The "Printed Word" Debate

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One of the most difficult and controversial issues that sharply divided the Commission was the special nature and especially protected character of the printed word. Simply put, the issue was this: does the printed word -- including printed and non-pictorial pornography -- deserve special consideration because of the unique relevance the printed word bears for First Amendment considerations and the precious right of political dissent in the United States, the almost exclusive burden of which is carried by the printed and spoken word?

I voted with the bare majority on this issue, upholding the special preeminence of the printed word and holding that, despite the fact that printed pornography can be declared legally obscene under the Miller standard, printed depictions merit special protection unless they involve the degradation and abuse of children.

Because my vote in particular seemed somewhat out of character in light of other government intervention with which I agree, and because it was virtually incomprehensible to some thoughtful people on the Commission and elsewhere, I take this opportunity to at least put on the public record the rationale for my vote.

It was abundantly clear from our discussions that virtually no current prosecution, on grounds of obscenity, of the printed word occur in the United States, and that furthermore, none are realistically contemplated because of the great difficulty and complexity of these prosecutions. Indeed, the Chairman of this Commission, Henry Hudson, conceded on the record that he could not conceive of ever undertaking a prosecution of the printed word.

The problem is of course that among this genre of printed pornography there exists a large body of materials that describe the sexual abuse of children and indeed, advocate for it. It is a particularly noisome and repellent body of literature that in effect is nothing less than "cook book" and how-to-do-it manuals, guides for the sexual exploitation of children.

I expressed to the Commission my strong conviction that unless these particular printed materials involving children were singled out for special and vigorous prosecution -- excerpted as it were from the broad mass of printed pornography -- the general reluctance to ever prosecute the printed word would prevent any attempt to proscribe these maleficent materials. It is my further conviction that the unanimous action of the Commission recommending the vigorous prosecution of obscene printed materials involving or advocating the sexual exploitation of children will, in fact, spur and aid prosecutors in the vigorous enforcement of the obscenity law, at least in regard to those materials depicting children. The hope of a total prosecution of obscene printed materials is disingenuous and futile-the crying need to prosecute to the full extent of the law those materials depicting the prurient sexual abuse of children is an urgent necessity.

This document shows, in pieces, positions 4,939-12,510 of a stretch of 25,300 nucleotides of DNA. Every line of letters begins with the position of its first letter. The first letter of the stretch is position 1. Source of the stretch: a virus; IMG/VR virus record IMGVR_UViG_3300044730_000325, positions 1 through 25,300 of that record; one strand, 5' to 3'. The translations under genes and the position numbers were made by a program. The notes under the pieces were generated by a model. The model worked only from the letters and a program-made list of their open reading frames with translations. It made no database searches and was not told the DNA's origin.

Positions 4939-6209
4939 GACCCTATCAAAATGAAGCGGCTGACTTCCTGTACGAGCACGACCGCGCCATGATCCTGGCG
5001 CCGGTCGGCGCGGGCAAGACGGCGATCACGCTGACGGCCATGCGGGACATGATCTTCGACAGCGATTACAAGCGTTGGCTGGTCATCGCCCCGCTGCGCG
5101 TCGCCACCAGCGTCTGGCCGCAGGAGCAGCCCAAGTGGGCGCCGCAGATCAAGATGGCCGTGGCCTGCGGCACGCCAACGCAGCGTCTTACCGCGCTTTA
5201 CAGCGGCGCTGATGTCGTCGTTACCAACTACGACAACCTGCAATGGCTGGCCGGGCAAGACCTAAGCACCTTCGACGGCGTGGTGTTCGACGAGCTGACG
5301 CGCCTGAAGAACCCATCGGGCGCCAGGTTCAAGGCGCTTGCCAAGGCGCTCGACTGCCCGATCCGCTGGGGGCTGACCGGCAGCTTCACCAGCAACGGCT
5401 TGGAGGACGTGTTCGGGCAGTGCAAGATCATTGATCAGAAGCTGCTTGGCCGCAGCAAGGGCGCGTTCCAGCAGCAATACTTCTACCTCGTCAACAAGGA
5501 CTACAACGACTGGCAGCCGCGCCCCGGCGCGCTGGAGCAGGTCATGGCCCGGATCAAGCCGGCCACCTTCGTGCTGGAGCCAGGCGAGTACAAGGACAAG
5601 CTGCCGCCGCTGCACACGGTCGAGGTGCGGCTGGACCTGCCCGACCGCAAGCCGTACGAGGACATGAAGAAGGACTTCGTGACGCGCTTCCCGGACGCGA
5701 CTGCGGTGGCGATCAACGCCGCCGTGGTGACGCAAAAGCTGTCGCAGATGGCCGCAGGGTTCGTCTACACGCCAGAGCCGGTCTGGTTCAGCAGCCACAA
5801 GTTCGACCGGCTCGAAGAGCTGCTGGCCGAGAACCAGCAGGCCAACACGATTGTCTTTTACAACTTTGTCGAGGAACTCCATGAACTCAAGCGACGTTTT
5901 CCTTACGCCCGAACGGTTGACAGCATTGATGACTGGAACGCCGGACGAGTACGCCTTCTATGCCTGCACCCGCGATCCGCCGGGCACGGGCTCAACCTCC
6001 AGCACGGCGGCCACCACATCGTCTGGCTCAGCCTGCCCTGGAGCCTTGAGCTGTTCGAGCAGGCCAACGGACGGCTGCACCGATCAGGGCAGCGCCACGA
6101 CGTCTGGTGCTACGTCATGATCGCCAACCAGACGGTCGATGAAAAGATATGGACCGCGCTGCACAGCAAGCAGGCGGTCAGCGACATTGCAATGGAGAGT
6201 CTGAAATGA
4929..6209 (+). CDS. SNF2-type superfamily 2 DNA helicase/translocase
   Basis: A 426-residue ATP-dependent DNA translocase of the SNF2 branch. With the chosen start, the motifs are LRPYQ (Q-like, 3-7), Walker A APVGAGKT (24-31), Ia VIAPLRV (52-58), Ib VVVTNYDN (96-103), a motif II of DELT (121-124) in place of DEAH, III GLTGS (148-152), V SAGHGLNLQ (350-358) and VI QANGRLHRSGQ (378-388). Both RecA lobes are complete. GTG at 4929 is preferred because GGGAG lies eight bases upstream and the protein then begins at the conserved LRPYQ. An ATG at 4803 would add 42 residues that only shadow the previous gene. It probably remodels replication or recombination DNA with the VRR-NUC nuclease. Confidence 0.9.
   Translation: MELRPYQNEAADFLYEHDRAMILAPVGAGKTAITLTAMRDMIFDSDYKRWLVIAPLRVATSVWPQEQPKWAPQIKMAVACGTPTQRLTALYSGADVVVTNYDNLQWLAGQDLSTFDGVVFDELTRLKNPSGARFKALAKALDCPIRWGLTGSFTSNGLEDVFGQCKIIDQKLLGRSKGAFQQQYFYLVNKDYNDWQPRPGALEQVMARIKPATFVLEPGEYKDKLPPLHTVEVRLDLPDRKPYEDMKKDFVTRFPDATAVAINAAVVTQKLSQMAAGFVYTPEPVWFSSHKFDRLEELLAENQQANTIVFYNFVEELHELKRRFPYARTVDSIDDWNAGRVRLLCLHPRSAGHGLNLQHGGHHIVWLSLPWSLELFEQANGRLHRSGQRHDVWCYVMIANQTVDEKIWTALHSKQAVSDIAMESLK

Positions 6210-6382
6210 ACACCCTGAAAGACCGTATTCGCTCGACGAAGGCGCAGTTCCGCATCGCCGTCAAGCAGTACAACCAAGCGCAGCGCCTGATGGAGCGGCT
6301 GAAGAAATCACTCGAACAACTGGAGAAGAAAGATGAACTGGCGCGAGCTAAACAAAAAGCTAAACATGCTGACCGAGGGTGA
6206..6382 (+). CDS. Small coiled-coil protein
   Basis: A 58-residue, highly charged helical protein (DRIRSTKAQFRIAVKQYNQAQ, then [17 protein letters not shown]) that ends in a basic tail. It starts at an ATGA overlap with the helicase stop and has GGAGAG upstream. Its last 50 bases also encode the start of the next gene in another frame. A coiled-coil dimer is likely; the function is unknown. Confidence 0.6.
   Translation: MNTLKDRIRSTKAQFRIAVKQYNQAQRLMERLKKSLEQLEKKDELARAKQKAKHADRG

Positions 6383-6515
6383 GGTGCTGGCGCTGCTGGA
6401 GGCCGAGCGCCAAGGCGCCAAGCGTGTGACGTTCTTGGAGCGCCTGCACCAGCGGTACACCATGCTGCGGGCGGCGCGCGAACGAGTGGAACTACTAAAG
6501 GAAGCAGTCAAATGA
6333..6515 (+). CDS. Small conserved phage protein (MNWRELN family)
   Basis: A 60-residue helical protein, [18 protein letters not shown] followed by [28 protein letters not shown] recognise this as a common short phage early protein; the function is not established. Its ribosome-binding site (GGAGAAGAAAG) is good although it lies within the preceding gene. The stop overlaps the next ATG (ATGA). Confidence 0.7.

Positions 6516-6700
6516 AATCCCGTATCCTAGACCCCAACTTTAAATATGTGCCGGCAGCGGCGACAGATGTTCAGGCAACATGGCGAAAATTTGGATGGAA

A second reason led me to vote that special consideration be accorded the printed word. Fear of censorship was a constant theme of many witnesses who appeared before this Commission. I do not think we are entitled to judge that concern lightly, or to consider that those who express such anxiety are motivated by self interest. First Amendment values are crucial to American life and the virtual sanctity and integrity of the printed word central to the absolute freedom of political debate and dissent.

I do not agree with those who hold that efforts to regulate and proscribe sexually explicit materials according to the Miller standard signal a return to or adoption of a censorship mentality. In short I think that those possessed by such fears, while for them the fear may seem real, are quite simply wrong.

At the same time I thought it very important that the Commission send a strong message to the public that we do not favor a return to times when the repression of unpopular ideas was part of our political landscape. By the barest of margins, the majority of Commissioners adopted this view. I am proud to be among them.

Statement of Father Bruce Ritter

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